Some fascinating insights are shared in this NewYork Times opinion piece describing a disturbing challenge facing some Parents as they attempt to take an active role in healthcare decision making for their sick children.
Maxine Eichner, author of “The Supportive State: Families, Government, and America’s Political Ideals” and Professor of law at the University of North Carolina, feels ‘lucky’ to have avoided charges of medical child abuse following an 8 year search for answers to her daughters mysterious illness and together with the 186 comments it highlights for me some very important ways in which undocumented healthcare encounters are failing Patients and Carers.
”Few things are tougher for a parent than dealing with a child’s serious medical condition, particularly if it is complicated and hard to diagnose. The parent has to make hard choices about treatment, navigating conflicting advice from doctors or even rejecting one doctor’s opinion and seeking another. Recently, the situation of these parents has gotten even harder. Some doctors and hospitals have begun to level a radical new charge — “medical child abuse” — against parents who, they say, get unnecessary or excessive treatment for their kids. That this care is usually ordered by other doctors hasn’t protected parents from these loaded accusations”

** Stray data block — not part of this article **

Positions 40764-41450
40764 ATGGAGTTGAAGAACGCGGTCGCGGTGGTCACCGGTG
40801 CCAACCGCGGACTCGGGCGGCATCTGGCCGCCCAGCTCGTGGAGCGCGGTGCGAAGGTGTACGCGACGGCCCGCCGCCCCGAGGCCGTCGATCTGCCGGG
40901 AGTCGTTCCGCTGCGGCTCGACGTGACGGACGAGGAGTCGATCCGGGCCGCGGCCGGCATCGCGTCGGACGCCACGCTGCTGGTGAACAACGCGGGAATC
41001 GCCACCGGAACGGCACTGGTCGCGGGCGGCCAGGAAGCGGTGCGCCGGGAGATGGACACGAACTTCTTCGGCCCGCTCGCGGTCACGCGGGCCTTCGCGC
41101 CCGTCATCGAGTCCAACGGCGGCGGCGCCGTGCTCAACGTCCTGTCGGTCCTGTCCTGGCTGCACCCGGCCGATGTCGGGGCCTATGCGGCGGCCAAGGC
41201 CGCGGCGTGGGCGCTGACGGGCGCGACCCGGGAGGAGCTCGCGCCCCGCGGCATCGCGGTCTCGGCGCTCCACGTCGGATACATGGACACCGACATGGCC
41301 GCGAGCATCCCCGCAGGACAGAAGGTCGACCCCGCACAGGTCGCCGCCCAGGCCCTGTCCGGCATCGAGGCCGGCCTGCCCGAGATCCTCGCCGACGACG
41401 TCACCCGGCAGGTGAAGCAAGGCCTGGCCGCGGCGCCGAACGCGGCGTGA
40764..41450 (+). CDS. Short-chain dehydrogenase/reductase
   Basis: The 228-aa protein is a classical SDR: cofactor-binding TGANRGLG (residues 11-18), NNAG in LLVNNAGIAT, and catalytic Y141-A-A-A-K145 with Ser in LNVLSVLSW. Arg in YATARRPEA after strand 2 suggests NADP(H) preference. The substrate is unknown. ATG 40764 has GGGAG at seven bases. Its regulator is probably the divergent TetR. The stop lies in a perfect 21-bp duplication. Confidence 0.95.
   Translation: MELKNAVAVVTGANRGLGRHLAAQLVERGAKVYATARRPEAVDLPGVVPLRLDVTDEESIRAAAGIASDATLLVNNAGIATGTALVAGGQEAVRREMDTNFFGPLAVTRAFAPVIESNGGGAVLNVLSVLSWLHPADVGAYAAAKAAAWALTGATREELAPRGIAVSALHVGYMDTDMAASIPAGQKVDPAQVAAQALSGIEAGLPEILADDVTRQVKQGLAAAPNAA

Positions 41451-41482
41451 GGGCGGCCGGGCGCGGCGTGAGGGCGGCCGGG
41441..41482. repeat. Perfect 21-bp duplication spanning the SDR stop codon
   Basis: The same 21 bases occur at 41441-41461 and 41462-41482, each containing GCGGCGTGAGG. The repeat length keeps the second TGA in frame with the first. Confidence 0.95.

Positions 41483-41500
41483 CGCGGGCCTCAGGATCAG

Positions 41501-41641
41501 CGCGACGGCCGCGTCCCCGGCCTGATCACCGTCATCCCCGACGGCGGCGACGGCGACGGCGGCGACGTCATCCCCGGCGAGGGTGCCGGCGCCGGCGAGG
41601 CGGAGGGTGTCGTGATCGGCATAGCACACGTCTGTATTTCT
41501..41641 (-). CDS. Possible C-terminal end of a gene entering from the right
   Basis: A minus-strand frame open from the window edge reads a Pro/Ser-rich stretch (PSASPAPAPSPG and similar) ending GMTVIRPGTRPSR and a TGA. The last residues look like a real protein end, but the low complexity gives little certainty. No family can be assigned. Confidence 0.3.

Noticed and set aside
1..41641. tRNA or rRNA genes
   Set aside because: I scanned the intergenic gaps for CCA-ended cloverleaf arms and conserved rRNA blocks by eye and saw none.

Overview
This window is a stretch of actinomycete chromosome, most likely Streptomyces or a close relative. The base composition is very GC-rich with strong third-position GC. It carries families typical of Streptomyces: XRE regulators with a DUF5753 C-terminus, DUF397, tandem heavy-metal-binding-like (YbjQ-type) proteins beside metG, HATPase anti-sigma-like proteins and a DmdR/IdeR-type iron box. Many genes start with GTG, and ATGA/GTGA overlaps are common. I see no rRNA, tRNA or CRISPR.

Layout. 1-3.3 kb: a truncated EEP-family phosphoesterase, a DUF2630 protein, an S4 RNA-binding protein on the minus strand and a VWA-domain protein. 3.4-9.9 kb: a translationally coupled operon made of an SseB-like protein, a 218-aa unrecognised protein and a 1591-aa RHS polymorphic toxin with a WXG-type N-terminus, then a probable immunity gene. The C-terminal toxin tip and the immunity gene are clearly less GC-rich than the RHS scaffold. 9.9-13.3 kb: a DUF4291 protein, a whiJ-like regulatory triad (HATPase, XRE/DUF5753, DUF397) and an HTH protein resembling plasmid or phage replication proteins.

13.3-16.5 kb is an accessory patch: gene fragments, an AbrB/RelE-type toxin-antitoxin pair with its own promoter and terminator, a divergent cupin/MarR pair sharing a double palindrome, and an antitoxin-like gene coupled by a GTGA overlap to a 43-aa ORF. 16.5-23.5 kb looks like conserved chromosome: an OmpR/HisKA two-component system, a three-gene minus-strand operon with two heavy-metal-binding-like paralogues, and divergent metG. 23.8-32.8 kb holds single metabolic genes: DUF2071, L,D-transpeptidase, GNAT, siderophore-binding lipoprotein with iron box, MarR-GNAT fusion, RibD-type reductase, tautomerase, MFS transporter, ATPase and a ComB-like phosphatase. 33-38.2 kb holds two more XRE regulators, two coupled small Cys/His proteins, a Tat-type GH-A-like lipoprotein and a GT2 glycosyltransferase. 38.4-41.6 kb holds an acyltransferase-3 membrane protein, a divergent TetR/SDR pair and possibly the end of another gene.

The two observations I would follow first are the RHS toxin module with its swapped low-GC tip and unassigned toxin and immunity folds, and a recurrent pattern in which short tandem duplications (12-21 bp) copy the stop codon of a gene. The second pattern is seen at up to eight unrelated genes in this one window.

This for me really highlights the crux of the problem. Patients are all too often rejecting what they consider to be ‘one doctor’s opinion‘ when they shouldn’t ever be in that position except for in the instance of incredibly rare diseases. We live in a time when it’s possible for a boy on the street of Kolkata
to share a SMS (linking to quality content and videos) with the president of the USA we need to be providing Patients with not just a worded opinion but something that’s backed up with written information that will support Patients and Carers if they wish to learn more about the reasoning and opinions that have been considered in deciding on this course of action.
”Although most of these cases have nothing to do with real child abuse, credulous child welfare officials have too often supported the doctors, threatened parents with loss of custody, and even removed kids from their homes — simply because the parents disagreed with the doctor’s plan of care”
I think we need to make it clear that when we know that somewhere between 40-80% of information provided to Patients by Healthcare Practitioners is forgotten immediately there may be a distinct difference between a) a Doctor’s plan of care and b) what Parents recall of a Doctor’s plan of care. I think we’ve also got to be clear that Doctors aren’t infalliable and will particularly when there are huge pressures and demands on their time failing to mention things that they should of and would have in the ideal consultation.